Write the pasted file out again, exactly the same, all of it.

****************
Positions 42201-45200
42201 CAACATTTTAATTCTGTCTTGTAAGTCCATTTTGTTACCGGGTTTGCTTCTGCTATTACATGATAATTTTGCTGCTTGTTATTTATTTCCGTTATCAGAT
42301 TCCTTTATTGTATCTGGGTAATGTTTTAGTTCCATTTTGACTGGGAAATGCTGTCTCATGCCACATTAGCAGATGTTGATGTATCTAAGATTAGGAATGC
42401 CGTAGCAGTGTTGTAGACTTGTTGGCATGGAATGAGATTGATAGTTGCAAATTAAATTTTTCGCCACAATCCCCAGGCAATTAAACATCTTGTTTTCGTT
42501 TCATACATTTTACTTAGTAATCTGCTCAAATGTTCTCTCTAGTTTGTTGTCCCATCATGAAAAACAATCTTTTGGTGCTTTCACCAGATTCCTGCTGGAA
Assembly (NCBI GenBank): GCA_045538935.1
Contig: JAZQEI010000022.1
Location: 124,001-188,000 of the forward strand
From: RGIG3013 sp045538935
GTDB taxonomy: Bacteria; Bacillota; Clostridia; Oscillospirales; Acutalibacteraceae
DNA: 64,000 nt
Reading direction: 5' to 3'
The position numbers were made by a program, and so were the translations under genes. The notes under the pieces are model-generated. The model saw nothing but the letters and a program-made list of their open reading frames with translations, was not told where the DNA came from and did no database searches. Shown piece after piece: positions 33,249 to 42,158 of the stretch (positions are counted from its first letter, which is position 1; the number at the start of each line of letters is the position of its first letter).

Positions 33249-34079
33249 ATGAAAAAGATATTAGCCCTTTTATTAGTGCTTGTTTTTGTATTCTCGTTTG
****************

Positions 42201-45200
42201 CAACATTTTAATTCTGTCTTGTAAGTCCATTTTGTTACCGGGTTTGCTTCTGCTATTACATGATAATTTTGCTGCTTGTTATTTATTTCCGTTATCAGAT
42301 TCCTTTATTGTATCTGGGTAATGTTTTAGTTCCATTTTGACTGGGAAATGCTGTCTCATGCCACATTAGCAGATGTTGATGTATCTAAGATTAGGAATGC
42401 CGTAGCAGTGTTGTAGACTTGTTGGCATGGAATGAGATTGATAGTTGCAAATTAAATTTTTCGCCACAATCCCCAGGCAATTAAACATCTTGTTTTCGTT
42501 TCATACATTTTACTTAGTAATCTGCTCAAATGTTCTCTCTAGTTTGTTGTCCCATCATGAAAAACAATCTTTTGGTGCTTTCACCAGATTCCTGCTGGAA
Assembly (NCBI GenBank): GCA_045538935.1
Contig: JAZQEI010000022.1
Location: 124,001-188,000 of the forward strand
From: RGIG3013 sp045538935
GTDB taxonomy: Bacteria; Bacillota; Clostridia; Oscillospirales; Acutalibacteraceae
DNA: 64,000 nt
Reading direction: 5' to 3'
The position numbers were made by a program, and so were the translations under genes. The notes under the pieces are model-generated. The model saw nothing but the letters and a program-made list of their open reading frames with translations, was not told where the DNA came from and did no database searches. Shown piece after piece: positions 33,249 to 42,158 of the stretch (positions are counted from its first letter, which is position 1; the number at the start of each line of letters is the position of its first letter).

Positions 33249-34079
33249 ATGAAAAAGATATTAGCCCTTTTATTAGTGCTTGTTTTTGTATTCTCGTTTG